Suppose we have some Hamiltonian $H$ with at least one normalized eigenstate $v$ with real eigenvalue $\lambda$.

The time evolution operator is given by $$ U(t,0) = e^{- i \frac{H}{\hbar}t} \ .$$ Now let $\psi_0 = v$ and let $\psi(t) = U(t, 0) \psi_0$. Now if my computation is correct we have \begin{align} \left| \left< \psi(t) | \psi_0 \right> \right|^2 & = \left| \left< \psi_0 | \psi(t) \right> \right|^2 = \left| \left< \psi_0 | U(t,0)\psi_0 \right> \right|^2 = \left| \left< \psi_0 | e^{- i \frac{\lambda}{\hbar}t} \psi_0 \right> \right|^2 \\ & = \left| e^{ i \frac{\lambda}{\hbar}t} \left< \psi_0 | \psi_0 \right> \right|^2 = \left|\left< \psi_0 | \psi_0 \right> \right|^2 = 1 \ . \end{align} Now in the context of my exercise this makes no sense as I am asked what the "survival probability" of some state $\psi(t)$ is and the exercise in question asked me to calculate the above probability, but I seem to get that the probability is $1$ for all times, so the interpretation would be that the state remains the same for all time, or something like that.

I have a feeling I am misunderstanding something in the above calculation.

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    $\begingroup$ So why would that be wrong? How did you get to eigenstates as relevant quantities in the first place? $\endgroup$ Commented Oct 4, 2016 at 18:58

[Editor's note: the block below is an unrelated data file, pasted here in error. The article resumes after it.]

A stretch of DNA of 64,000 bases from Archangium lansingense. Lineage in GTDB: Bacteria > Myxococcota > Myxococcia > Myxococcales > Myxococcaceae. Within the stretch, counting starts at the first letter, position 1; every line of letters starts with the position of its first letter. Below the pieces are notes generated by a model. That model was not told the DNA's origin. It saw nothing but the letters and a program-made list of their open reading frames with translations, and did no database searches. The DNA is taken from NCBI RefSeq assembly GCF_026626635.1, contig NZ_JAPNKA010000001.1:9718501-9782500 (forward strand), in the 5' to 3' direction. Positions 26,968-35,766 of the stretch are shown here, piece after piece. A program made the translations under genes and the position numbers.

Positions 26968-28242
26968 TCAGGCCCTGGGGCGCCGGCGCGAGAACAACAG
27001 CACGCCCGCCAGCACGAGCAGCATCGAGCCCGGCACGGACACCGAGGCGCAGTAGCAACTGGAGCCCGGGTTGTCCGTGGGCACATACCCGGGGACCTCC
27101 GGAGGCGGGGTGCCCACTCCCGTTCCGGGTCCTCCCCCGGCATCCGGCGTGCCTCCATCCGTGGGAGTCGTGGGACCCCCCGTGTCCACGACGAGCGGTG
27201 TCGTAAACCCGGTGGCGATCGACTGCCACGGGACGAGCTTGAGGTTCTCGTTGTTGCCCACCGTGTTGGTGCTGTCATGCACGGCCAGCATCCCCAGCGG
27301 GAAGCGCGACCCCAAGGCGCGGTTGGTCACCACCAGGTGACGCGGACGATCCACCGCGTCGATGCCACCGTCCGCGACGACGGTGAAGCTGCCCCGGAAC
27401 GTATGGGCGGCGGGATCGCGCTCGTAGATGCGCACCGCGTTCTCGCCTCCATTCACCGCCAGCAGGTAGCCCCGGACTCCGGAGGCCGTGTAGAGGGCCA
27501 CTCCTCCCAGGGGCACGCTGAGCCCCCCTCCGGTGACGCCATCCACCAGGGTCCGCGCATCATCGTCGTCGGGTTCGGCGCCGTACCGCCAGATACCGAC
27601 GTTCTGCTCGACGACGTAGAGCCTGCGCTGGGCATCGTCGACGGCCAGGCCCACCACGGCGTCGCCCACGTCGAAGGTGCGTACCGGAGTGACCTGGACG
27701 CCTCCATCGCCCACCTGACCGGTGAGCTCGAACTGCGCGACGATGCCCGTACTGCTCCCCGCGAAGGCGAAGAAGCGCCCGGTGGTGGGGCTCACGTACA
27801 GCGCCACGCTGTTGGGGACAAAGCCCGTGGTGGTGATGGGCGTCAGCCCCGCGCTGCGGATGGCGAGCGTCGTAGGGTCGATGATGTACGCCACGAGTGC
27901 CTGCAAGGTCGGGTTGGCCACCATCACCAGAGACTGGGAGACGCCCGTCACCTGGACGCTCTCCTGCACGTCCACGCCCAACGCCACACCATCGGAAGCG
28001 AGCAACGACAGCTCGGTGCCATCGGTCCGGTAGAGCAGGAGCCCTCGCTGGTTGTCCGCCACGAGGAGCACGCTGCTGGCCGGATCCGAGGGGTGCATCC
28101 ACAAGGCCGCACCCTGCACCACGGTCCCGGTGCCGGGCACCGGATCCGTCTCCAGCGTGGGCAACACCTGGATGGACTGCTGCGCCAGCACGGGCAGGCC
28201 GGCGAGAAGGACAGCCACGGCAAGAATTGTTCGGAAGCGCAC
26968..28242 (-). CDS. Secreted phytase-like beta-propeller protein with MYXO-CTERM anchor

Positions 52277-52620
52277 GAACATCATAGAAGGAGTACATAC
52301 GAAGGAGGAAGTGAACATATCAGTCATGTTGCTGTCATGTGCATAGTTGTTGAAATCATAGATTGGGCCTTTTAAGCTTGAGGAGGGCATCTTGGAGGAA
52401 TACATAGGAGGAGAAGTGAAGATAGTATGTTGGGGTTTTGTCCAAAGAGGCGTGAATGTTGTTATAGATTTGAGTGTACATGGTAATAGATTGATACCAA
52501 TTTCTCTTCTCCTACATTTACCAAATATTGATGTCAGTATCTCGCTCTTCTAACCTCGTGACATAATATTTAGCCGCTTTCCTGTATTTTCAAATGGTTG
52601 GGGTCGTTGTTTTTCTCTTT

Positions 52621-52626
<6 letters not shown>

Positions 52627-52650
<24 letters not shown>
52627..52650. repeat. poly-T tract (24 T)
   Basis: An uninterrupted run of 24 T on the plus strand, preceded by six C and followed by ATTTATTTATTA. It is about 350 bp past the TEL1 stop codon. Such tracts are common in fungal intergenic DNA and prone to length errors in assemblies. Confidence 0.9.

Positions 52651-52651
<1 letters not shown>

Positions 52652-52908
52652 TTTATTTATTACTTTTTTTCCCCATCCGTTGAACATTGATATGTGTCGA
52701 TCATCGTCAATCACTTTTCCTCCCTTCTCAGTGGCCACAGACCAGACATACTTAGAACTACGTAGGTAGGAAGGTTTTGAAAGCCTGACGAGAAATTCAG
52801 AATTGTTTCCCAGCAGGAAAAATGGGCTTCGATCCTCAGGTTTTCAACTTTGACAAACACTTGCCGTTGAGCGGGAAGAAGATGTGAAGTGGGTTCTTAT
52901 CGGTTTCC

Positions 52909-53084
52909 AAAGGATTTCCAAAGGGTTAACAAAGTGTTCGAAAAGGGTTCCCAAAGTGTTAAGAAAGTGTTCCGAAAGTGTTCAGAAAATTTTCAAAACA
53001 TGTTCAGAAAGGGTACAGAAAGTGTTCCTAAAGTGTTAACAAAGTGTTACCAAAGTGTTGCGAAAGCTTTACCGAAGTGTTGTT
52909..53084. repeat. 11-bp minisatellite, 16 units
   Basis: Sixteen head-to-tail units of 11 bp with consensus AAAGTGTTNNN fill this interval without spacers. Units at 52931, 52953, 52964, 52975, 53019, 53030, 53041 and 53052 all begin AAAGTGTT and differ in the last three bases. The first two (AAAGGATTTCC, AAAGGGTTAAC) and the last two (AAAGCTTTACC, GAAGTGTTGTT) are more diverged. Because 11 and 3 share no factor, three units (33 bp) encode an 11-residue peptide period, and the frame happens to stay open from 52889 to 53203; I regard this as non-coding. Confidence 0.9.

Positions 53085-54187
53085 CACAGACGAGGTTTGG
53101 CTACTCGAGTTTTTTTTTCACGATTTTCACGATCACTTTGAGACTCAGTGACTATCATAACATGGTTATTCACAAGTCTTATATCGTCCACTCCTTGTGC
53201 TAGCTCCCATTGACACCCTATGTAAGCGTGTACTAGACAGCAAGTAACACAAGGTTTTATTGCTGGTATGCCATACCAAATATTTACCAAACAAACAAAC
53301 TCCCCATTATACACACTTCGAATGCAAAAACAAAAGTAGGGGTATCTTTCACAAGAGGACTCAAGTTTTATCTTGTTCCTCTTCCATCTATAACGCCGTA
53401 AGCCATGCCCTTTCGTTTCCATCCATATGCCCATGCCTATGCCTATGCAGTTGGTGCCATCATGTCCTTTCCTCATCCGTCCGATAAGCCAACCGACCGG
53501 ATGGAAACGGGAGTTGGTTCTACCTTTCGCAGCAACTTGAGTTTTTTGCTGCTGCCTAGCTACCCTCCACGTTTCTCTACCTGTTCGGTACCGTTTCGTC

• $\begingroup$ In the context of the exercise I am dealing with this result makes no sense. The physical example that this situation corresponds to is that we have a neutrino that is initially produced as an electron neutrino, where the electron neutrino state corresponds to an eigenstate. Now we are asked to calculate the survival probability of this electron neutrino as a function of distance, but the result I get above basically states that the electron neutrino is an electron neutrino always. $\endgroup$ Commented Oct 4, 2016 at 19:23
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    $\begingroup$ Yeah, that sounds about right. Neutrinos will remain neutrinos. Electron neutrinos will oscillate to other flavours because they're not eigenstates of the propagation - they're the useful basis for the weak interaction, but they're not eigenstates of the mass operator. If you prepare in an eigenstate of the governing hamiltonian, it will remain that way. $\endgroup$ Commented Oct 4, 2016 at 19:32

1 Answer 1


Your observation is totally correct and nothing is wrong with that.

Eigenstates of the (time independant) Hamiltonian are called stationary states. Such system will stay in a state who's amplitude is constant. Only the relative phase will change:

$$ \psi(t) = U(t,0) \psi_0 = e^{-iHt/\hbar}\psi_o = e^{-i\lambda t/\hbar}\psi_0 $$

So a system with definite energy will not change it's energy, commonly known as energy conservation.

Also, if a system is in a constant superposition of states $\psi_0,~\psi_1,~\psi_2,\dots$ with different energy eigenvalues $\lambda_0,~\lambda_1,~\lambda_2,\dots$, the system's probability to be in one of those states is constant:

$$ \left| \langle\psi_0|U(t,0)\sum_i\alpha_i|\psi_i\rangle \right|^2 = |\alpha_i|^2 \left| \langle\psi_0|\psi_0\rangle \right|^2 = const. $$

However, the propablity to stay in that superposition may oscillate:

$$ \left| \left(\sum_j\alpha_j^*\langle\psi_j|\right)U(t,0)\sum_i\alpha_i|\psi_i\rangle \right|^2 = \left| \sum_i |\alpha_i|^2 e^{-i\lambda_i t/\hbar}\right|^2 \ne const. $$


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